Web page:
“So as I see it, the big problem is the bell curve, y’know?”
Riley focused on dealing out the cards, watching their blue-and-white backs slide away from him across the smooth wood of the table. He wished that his deft fingers were sensitive enough to feel the patterns of ink printed on the reverse, to know their identities without flipping them over. Karsten’s chatter was little more than background.
Across the table, Hale grunted. “Bell curve? Karsten, what’re you talking about?”
“Society!” Karsten responded instantly. “C’mon, you can’t deny that the whole thing’s a crock of shit, just goin’ to more shit, isn’t it? Go on, put your hand on your heart and tell me that things aren’t worse than before.” Continue reading →
The smell of rotting fish and plankton rankled at Ethry’s nostrils as he scrambled over the wet planks, dodging between the lumbering dockworkers. A couple men shouted angrily as the urchin ran between their tree trunk legs, but Ethry was always gone by the time they could try and make a grab at him.
All around him, he heard the buzz of commerce, of industry at work. Crates were in constant motion; some descended down gangplanks and were lowered by cranes onto the ships, ready to go to the far corners of the Empire. Other crates came off the ships, hauled by cranes or on the shoulders of burly dockworkers, deposited in stacks on the wharf and smelling of exotic locations that Ethry could only imagine.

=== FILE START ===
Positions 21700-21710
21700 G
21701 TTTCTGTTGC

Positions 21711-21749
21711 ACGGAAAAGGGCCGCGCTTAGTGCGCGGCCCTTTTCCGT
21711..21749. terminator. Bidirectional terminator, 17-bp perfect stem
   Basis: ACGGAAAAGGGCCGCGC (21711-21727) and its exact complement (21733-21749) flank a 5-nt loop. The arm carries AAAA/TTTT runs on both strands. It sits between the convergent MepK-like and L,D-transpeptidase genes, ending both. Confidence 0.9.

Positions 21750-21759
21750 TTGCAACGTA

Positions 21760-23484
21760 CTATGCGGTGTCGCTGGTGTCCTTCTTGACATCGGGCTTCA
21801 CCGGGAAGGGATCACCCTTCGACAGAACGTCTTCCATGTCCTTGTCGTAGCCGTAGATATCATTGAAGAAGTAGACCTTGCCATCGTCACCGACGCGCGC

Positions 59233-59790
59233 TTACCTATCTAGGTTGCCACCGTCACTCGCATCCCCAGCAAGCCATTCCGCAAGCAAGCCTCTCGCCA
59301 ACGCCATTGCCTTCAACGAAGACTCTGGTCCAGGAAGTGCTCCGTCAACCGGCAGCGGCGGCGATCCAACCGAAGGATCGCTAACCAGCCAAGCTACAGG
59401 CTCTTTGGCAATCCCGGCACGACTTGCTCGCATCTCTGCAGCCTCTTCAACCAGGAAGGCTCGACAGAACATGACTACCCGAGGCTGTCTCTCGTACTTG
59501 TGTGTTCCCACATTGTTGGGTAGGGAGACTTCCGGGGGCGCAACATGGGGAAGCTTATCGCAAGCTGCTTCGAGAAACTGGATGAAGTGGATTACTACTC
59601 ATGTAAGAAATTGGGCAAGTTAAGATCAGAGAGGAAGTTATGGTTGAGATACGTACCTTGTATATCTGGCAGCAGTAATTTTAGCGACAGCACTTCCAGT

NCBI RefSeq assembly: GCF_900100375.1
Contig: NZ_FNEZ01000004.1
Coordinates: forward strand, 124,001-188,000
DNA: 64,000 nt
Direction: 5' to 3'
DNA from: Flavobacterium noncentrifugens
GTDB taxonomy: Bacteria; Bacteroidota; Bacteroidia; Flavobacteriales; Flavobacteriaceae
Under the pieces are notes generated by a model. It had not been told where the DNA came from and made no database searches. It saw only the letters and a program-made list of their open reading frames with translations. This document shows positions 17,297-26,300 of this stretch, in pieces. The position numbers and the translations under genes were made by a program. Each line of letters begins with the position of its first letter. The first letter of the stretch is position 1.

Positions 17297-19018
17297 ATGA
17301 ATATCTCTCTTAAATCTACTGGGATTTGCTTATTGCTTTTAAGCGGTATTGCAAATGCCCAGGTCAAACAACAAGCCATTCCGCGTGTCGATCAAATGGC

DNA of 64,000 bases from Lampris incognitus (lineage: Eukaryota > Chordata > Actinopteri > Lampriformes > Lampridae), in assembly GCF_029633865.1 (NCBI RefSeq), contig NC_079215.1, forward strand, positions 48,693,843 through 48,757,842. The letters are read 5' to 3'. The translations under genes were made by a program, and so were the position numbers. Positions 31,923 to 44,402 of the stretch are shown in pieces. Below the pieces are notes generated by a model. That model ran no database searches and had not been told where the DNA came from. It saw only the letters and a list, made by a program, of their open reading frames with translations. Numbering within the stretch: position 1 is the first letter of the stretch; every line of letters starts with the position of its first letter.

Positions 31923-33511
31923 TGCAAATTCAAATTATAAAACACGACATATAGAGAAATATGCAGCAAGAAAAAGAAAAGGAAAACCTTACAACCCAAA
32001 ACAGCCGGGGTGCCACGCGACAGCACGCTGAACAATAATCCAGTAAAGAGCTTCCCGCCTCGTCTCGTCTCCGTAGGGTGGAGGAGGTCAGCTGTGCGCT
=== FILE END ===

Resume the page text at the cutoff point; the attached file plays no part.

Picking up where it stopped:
Up ahead of him, a heavy-set man with a large beard cursed in half a dozen languages as his foot caught at a raised plank in the dock. He tripped, and the crate on his shoulder sent oval, pink fruits scattering across the salt-warped boards.
Ethry didn’t pause to help pick up the fruits. His good deed, he knew, would at best be rewarded with a grunt of thanks, and nothing more. More likely, he’d earn himself a kick or a cuff about the ear, along with some more curse words to add to his vocabulary.
Instead, he hurried by without pausing. Only after he’d ducked down into a narrow alley between two buildings, away from the scene, did he grin and remove the two pink fruits from his jacket that he’d snagged off the ground as he passed. Continue reading →
Continued from Chapter 6.1, here.
Read it from the beginning, starting here.
Axiom 6: Formulate a long-term plan.
“This doesn’t seem like a good idea,” I said again, although I probably ought to have learned by this point to just keep my mouth shut.
Indeed, no one responded to me. Alice sketched out a few more lines in the intricate diagram that she’d painted on the middle of our floor, and then sat back to appraise her work. She stuck the paintbrush in between her teeth to free up her hands, making her appear slightly like a deranged pirate artist.
“What do you think?” she asked me, glancing up as she sat back on her knees.
“You’re not listening to anything I say, are you?” I replied morosely.
“Nope. Not even a little bit.” Continue reading →